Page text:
It also allows to add resources in the template. Right click on the resources node and click Add New Resource:

The wizard opens again and you can choose between a lot of resources the one you want to add in your template:

As you can see, if the resource you want to create depends on other resources, you will be prompted to create these resources too!

Once your template is ready, you can deploy it to Microsoft Azure. Just right click on the project and choose to do a new deployment:

Enter your Azure credentials, the name of the resource group and choose the subscription in which the group will be created.

Another way is to open the PowerShell script in the Scripts folder and run it:

In the case of Vorlon.JS we defined templates that will be used to release the application automatically using VSTS. You can browse these templates directly on GitHub: https://github.com/MicrosoftDX/Vorlonjs/tree/dev/DeploymentTools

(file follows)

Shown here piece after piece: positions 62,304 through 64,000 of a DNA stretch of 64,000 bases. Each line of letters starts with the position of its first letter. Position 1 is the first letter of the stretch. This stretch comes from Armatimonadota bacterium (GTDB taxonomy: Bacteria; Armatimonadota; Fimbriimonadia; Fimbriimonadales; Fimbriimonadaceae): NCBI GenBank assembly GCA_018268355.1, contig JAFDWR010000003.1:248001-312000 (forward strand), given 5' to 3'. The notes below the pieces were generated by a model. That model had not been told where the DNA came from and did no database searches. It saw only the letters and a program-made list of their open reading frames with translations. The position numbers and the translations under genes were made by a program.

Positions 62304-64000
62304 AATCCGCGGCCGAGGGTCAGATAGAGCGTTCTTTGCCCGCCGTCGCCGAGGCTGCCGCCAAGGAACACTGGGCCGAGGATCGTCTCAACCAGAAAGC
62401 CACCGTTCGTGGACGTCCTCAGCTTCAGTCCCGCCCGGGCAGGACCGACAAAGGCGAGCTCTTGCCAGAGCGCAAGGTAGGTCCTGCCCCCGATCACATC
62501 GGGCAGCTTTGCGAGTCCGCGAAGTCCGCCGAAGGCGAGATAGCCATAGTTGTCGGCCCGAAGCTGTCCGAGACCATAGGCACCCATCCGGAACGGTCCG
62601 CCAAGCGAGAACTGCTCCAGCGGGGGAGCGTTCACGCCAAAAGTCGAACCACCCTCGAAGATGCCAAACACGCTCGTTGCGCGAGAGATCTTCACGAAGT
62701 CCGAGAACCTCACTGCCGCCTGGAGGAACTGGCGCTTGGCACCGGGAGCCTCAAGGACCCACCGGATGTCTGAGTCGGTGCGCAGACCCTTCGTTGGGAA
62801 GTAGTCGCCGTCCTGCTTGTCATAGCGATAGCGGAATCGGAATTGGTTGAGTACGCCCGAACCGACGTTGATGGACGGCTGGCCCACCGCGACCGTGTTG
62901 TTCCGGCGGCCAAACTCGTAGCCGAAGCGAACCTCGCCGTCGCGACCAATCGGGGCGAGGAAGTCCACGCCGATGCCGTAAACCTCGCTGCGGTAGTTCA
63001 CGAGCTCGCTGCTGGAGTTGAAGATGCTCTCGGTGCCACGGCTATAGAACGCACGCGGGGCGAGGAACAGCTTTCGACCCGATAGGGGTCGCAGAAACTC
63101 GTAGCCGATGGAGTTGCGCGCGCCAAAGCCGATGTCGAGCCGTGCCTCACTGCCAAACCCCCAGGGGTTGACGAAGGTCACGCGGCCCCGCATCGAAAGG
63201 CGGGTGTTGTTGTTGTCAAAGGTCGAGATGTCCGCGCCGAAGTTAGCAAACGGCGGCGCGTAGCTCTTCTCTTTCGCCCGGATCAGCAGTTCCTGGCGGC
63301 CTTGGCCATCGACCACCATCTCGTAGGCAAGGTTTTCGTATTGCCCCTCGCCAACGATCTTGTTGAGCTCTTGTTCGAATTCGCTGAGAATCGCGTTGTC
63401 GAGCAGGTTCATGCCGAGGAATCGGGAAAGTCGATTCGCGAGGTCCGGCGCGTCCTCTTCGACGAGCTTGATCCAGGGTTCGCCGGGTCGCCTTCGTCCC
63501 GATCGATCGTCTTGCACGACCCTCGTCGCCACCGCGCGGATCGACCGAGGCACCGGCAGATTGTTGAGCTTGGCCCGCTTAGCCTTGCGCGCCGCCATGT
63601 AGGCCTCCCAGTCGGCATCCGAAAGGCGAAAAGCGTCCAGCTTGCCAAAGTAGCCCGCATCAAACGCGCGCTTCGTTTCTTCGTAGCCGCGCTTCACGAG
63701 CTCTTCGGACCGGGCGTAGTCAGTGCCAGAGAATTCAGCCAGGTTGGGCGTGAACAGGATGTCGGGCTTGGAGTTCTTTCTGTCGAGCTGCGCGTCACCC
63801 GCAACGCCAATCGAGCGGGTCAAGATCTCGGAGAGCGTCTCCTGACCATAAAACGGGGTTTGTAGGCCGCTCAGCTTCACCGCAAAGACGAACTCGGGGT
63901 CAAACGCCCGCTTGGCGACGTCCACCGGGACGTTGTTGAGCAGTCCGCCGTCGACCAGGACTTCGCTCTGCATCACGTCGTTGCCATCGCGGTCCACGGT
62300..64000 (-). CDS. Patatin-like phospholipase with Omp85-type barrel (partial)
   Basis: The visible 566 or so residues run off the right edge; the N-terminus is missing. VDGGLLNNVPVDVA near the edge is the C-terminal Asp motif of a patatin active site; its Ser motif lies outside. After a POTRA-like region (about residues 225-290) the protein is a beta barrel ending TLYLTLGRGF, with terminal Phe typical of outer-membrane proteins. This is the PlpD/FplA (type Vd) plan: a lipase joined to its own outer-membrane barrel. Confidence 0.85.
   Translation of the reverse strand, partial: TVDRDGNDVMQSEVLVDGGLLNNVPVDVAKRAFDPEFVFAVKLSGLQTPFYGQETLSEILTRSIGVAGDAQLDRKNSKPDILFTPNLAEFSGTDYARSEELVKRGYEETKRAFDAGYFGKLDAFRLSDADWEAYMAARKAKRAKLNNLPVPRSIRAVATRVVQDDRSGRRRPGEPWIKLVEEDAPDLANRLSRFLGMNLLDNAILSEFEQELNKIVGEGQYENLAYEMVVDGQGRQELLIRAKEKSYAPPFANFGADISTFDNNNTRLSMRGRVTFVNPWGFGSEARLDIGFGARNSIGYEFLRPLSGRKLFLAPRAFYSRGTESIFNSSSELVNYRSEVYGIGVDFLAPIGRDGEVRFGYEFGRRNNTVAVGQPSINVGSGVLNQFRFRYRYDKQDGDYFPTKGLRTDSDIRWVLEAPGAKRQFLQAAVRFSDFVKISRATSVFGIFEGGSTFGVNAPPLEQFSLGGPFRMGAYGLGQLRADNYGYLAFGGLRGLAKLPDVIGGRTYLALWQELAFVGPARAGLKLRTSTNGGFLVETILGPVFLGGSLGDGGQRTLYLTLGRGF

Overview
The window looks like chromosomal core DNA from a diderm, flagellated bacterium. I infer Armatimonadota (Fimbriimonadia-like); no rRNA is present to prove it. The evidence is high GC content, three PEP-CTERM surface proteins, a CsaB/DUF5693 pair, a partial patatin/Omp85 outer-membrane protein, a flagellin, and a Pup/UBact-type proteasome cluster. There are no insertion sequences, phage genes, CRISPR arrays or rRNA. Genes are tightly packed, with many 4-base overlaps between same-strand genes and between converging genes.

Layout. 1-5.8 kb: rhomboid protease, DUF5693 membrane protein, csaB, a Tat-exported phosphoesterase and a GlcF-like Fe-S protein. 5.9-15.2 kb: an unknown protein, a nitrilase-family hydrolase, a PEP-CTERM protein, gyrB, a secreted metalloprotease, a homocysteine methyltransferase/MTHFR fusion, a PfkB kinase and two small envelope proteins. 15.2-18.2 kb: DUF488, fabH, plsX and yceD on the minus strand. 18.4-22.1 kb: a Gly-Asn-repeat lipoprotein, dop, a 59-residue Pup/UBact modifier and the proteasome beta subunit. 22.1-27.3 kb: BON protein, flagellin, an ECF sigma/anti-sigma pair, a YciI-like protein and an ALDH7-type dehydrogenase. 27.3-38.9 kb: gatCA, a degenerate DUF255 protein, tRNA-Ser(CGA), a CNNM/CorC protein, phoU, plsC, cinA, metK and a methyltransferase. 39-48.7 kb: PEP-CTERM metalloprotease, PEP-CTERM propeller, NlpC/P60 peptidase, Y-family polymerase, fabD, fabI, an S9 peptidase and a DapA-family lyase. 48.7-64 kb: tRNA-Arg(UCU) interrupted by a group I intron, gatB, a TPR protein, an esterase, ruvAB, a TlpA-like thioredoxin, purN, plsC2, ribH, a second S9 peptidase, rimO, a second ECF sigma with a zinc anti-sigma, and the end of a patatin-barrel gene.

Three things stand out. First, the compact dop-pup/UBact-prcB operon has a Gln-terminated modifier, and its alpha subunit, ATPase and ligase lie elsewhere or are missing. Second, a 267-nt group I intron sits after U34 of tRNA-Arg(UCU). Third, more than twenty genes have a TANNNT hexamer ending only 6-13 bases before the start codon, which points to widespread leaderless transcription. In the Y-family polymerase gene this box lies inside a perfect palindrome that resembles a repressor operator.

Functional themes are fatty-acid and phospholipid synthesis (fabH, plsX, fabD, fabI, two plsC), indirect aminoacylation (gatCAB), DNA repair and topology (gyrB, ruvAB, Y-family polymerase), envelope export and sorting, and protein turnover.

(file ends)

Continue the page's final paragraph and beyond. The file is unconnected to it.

Storing infrastructure as code template with the source code of the application is a good practice: it allows to version the application with its depending infrastructure. Imagine that a user reports a bug with an old version, by having infrastructure templates with the code source, you can check out the buggy version, restore the environment in a few minutes and start to debug!

You are now familiar with Infrastructure as Code on Microsoft Azure! In the next post of this series, you will see how we use Azure Resource Manager templates and VSTS Release Management to automatically provision environments and deploy the application, as soon as a build is successfully completed.

Stay tuned!

If you have any question about this blog post series or DevOps, feel free to contact me directly on Twitter : https://twitter.com/jcorioland .